A few related posts on sentencing drunk drivers in Michigan and elsewhere:
- ESPN analyst Jalen Rose (sort of) gets max jail sentence for drunk driving
- Documenting drunk driving sentencing disparities in Detroit
- Sentences of a few weeks for drunk driving makes Michigan judge uniquely tough
- Effective commentary complaining about undue leniency for drunk drivers
- USA Today reports on national differences in punishment for drunk drivers
- Is it time for Texas to consider making drunk driving a potential capital offense?
December 13, 2011 at 11:08 AM | Permalink
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well, according to Justice Kagan (see Lafler v. Cooper Oral Arg. Tr.), the mere fact that Rose got a raw deal whereas Wallace did not is evidence of a constitutional violation . . . .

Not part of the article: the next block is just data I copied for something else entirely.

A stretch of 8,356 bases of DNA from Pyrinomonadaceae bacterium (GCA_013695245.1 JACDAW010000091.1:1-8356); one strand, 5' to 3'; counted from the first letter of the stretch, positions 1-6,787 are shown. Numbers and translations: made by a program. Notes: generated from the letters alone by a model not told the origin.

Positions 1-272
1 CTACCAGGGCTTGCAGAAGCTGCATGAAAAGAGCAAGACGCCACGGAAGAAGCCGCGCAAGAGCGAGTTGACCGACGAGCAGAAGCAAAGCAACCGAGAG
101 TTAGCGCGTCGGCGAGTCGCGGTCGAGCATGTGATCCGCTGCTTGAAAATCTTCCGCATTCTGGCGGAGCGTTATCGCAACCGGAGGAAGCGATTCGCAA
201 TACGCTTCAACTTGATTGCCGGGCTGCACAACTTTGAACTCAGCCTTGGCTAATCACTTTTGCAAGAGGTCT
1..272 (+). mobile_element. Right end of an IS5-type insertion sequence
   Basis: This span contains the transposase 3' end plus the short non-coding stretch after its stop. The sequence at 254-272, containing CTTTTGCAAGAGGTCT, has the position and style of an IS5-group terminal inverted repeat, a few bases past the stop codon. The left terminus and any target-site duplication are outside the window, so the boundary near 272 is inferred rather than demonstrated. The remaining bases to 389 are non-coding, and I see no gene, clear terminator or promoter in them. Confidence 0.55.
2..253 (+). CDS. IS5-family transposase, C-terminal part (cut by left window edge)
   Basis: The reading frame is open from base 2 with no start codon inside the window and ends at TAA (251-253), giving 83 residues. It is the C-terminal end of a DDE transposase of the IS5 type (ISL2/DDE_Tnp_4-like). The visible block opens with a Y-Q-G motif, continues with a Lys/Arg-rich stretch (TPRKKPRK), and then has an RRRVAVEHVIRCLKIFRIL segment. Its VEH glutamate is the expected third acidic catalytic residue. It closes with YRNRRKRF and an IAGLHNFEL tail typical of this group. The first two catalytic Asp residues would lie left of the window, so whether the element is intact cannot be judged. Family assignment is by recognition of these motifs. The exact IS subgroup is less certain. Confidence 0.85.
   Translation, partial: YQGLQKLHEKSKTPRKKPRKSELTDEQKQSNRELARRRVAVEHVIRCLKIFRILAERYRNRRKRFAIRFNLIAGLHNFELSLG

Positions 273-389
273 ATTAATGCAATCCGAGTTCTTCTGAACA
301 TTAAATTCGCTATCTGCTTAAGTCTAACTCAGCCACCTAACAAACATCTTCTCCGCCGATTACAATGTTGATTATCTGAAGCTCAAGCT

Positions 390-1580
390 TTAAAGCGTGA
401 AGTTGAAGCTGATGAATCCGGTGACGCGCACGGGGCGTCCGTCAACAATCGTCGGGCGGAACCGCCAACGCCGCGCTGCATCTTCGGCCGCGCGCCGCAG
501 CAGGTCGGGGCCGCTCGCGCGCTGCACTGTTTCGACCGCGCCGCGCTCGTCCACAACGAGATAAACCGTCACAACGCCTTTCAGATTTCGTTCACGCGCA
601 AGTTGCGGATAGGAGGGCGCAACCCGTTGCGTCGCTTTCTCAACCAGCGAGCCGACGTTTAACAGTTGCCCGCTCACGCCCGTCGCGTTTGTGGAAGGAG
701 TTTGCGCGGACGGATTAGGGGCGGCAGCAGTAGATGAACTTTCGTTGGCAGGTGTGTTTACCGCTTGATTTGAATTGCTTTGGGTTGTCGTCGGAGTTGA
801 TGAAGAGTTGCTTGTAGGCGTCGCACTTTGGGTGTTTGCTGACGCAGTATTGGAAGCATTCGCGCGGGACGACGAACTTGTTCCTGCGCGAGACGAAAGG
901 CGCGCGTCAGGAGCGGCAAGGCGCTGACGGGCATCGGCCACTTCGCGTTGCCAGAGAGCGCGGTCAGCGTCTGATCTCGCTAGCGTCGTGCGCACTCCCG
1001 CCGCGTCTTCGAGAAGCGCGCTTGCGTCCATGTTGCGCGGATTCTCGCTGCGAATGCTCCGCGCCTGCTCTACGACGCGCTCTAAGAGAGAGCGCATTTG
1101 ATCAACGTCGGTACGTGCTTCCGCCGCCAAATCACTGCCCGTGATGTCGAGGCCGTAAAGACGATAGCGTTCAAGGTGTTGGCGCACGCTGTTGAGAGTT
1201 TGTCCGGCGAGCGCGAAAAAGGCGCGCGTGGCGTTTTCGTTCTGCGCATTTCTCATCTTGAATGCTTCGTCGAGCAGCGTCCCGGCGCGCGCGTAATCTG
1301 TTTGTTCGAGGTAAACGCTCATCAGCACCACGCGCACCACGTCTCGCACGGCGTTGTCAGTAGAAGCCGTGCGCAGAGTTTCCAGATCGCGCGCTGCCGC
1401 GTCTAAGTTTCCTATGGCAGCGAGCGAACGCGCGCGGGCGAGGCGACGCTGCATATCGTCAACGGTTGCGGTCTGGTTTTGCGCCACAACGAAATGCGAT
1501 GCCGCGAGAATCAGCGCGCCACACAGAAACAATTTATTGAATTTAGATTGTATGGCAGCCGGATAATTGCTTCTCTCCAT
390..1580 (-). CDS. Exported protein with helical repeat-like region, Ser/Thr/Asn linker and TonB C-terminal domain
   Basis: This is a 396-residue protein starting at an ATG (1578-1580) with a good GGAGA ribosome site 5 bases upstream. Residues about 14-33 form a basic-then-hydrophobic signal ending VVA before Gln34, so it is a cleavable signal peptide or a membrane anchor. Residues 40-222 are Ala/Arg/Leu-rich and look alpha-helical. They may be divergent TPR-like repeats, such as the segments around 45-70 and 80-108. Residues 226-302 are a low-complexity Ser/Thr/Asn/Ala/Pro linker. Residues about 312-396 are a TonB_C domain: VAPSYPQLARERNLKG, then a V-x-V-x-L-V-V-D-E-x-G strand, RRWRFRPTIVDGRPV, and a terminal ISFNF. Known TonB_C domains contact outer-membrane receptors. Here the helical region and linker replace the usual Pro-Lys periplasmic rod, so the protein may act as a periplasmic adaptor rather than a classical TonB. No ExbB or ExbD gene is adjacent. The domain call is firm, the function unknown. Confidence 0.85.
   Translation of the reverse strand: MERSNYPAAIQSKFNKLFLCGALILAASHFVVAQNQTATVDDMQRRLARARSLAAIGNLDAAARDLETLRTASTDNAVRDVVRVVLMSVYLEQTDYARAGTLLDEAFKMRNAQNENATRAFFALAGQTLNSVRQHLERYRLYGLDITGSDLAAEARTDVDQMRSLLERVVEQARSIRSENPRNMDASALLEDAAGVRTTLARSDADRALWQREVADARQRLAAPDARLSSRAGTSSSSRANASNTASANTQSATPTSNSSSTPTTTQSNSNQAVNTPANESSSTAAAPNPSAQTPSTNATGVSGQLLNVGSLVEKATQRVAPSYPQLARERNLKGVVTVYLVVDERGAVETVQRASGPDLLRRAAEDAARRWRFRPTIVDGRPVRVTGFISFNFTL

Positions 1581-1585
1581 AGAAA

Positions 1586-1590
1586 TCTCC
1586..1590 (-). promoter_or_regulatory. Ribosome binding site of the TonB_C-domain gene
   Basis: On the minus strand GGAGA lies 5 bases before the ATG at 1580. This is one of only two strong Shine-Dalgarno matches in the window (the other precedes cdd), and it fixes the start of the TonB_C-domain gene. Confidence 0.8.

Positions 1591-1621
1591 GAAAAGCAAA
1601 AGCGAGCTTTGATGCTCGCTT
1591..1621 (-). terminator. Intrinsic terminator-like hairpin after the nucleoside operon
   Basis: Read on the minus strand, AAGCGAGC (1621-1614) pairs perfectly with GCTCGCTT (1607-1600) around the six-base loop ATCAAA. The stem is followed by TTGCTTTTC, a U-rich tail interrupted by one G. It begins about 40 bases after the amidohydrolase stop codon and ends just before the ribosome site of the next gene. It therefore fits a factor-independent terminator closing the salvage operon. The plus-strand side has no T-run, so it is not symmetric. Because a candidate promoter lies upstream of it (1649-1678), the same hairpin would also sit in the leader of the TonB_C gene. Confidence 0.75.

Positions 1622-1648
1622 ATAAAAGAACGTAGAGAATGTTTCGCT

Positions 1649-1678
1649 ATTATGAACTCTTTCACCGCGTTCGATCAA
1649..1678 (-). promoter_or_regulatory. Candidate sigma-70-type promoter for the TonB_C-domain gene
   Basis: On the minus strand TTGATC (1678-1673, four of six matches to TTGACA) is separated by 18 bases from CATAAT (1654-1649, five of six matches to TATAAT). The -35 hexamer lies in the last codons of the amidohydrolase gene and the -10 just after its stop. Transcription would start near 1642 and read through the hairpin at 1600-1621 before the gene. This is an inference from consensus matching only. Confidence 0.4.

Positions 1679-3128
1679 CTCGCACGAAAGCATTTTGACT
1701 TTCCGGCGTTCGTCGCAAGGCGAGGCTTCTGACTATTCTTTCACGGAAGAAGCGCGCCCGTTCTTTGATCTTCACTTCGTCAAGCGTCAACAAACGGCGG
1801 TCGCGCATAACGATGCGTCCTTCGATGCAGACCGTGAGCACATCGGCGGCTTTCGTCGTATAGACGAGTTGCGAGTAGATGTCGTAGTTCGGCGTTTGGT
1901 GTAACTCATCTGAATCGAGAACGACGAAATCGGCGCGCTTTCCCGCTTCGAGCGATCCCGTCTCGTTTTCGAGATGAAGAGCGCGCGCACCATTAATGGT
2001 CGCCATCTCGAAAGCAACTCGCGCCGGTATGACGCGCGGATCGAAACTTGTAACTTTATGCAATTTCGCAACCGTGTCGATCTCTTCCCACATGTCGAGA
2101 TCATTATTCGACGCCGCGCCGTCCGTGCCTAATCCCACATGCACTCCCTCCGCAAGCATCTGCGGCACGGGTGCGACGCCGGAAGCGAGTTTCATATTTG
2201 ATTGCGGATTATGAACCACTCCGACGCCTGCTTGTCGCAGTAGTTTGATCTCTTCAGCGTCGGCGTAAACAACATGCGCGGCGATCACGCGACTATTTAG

Posted by: federalist | Dec 13, 2011 12:11:16 PM
Wow, an unlicensed gun and ammo in the vehicle and driving while hammered..
In a a major city it takes on a harsh view, thug like..
In a rural setting in the midwest, its closer to a daily occurance... Guys got done hunting and stopped in the bar and had too much to drink....
Although they both are the same, the environment is opposite....So given the limited info that I have, I can't say if Jalen Rose got a raw deal or not... But Bend Wallace did get a very good deal...Attitude and cooperation I would certainly think upon arrest would drive a good plea deal...Although I can't imagibne Jalen Rose being a bully or uncooperative, always impressed me with his good attitude etcd...
Now take Dennis Rodman...Nah, enough said...
Posted by: Josh2 | Dec 13, 2011 4:30:13 PM
California DUI deaths drop to record low (LA Times)
California also marks the biggest single-year decline in DUI deaths in 14 years. Officials credit safety campaigns.
Posted by: George | Dec 14, 2011 12:08:32 AM
Great blog, DAB. This comment is from a criminal defense attorney in Oakland County, MI, where this Ben Wallace and Jalen Rose stuff went down. First, it is a suburb of Detroit; not in the "D", as we say. Also, Bloomfield Hills, where the district court is seated for that area, is a posh tony burb. (i.e. there are NBA stars driving around partying).